Pacius, Juuus

, an eminent lawyer and philosopher, called Pacius de Beriga, from the name of a country seat belonging to his father’s family, near Vicenza, was born at the latter city in 1550. His parents bestowed every pains on his education, and he is said to have made such progress in his first studies as to have composed a treatise on arithmetic at the age of thirteen. For farther proficiency he was sent to Padua, with his brother Fabius, who afterwards became a physician of eminence, and is mentioned with great honour by the medical biographers. Julius, after taking his degree of doctor in law, returned to his own country, where, in the course of his extensive reading, he became acquainted with the sentiments of the reformers, and concealed his attachment to them with so little care, that he was menaced by the horrors of the inquisition, from which he escaped to Geneva. This step being attended with the Joss of his property, he gained a livelihood for some lime by teaching youth, until his character becoming known, he was encouraged to give lectures on civil Jaw, which he did for ten years with great success and reputation. At Geneva also he married a lady whose family had fled from Lncca for the cause of religion, and had a family of ten children by her.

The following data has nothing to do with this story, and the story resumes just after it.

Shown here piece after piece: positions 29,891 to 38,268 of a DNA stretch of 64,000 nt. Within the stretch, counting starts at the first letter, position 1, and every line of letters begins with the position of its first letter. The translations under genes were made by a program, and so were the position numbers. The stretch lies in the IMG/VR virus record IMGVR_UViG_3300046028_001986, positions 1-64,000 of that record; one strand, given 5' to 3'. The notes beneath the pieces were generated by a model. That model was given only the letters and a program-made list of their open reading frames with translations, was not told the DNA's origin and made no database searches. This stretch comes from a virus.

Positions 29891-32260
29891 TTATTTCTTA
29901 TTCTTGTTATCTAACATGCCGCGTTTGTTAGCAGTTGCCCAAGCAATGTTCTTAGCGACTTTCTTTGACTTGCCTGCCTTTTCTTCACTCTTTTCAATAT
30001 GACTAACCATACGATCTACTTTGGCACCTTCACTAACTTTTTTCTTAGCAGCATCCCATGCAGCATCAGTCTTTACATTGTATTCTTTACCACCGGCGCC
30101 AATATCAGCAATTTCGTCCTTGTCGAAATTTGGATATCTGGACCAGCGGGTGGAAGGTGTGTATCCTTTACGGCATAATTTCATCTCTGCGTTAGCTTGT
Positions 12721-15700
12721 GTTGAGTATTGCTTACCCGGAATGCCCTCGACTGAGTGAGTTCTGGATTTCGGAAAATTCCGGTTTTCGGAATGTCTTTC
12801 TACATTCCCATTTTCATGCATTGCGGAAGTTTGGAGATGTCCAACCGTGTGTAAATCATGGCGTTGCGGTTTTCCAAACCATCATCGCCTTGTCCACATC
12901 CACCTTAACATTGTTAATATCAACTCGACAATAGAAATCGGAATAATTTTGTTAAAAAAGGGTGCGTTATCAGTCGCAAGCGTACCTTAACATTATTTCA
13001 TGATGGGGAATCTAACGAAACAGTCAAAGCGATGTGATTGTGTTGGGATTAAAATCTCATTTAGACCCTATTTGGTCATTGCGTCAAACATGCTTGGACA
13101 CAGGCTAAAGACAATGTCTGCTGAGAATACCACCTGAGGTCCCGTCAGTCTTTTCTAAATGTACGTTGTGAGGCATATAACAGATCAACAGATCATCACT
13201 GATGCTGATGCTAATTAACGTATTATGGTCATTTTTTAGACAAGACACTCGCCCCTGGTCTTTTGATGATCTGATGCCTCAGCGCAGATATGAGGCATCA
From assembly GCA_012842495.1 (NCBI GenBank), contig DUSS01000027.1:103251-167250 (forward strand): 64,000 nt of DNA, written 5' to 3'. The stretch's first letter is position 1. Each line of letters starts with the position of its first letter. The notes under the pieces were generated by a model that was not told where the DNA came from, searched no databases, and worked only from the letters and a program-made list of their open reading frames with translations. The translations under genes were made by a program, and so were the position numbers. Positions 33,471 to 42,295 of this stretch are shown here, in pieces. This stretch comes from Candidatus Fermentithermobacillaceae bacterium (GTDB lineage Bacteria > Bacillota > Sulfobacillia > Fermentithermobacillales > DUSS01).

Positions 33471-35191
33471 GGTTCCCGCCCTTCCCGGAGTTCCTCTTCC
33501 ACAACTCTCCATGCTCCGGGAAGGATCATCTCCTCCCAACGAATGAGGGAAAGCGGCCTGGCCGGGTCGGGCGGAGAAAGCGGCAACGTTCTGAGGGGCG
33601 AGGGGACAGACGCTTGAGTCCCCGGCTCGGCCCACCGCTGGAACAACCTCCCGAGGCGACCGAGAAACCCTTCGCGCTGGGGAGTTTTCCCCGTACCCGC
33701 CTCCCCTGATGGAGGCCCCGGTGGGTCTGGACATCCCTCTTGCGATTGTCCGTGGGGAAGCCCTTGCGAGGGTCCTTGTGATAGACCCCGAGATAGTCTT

In 1585 he accepted the offer of the law professorship at Heidelberg, which he held lor ten years, and then removed to Sedan, where he taught logic for some time; but the war which took place induced him to return again to Geneva, and thence to Nismes, where he was appointed principal of the college. His next settlement, which he hoped would have been final, was at Montpellier, where he was made regius professor of law, and where he certainly acquired a high reputation, and brought together from all parts a numerous concourse of students, among whom was the celebrated Peiresc, who induced him to return to the Roman catholic religion. After various changes of place, however, he fixed at last at Valence in Dauphinl, where he died in 1635, at the age of eightyfive. His principal works were, 1. “Corpus Juris Civilis,Geneva, 1580, fol. 2. “Consuetudines Feudorum,” ibid. 1580, fol. 3. “Justiniani Imperatoris institutionum Libri quatuor,” &c. ibid. fol. 4. “Aristotelis Organum, hoc est libri omnes ad logicam pertimntes, Gr. et Lat.” Morgiis, 1584, 8vo, reprinted in 1592, and at Francfort in 1598, which is the best edition of what is reckoned a very | valuable translation of the Aristotelian logic. 5. “Sapientissimi Curopalatae de officialibus Palatii Constantinopolitani, et officiis magnae ecclesiae libellus, Or et Lat.” Htidelberg, 1588, 8vo. This was published by Codinus. Pacius only supplied the ms. from his library 6. “Aristotelis naturalis auscultationis libri octo.” Gr. and Lat. Francfort, 1596, 8vo. 7. “Aristotelis de anima libri tres, Gr. et Lat.” ibid. 1596, 8vo. 8. “Aristotelis de Ccelo libri quatuor,” &c. Gr. et Lat. ibid. 1601, 8vo. 9. “Doctrina Peripatetica tomi tres,” Aureliae Allobrogum (Geneva) 1606, 4to. Niceron enumerates various other works which he published, some of a temporary kind, and some compiled for the use of students; but the above appear to have contributed most to the reputation he enjoyed. 1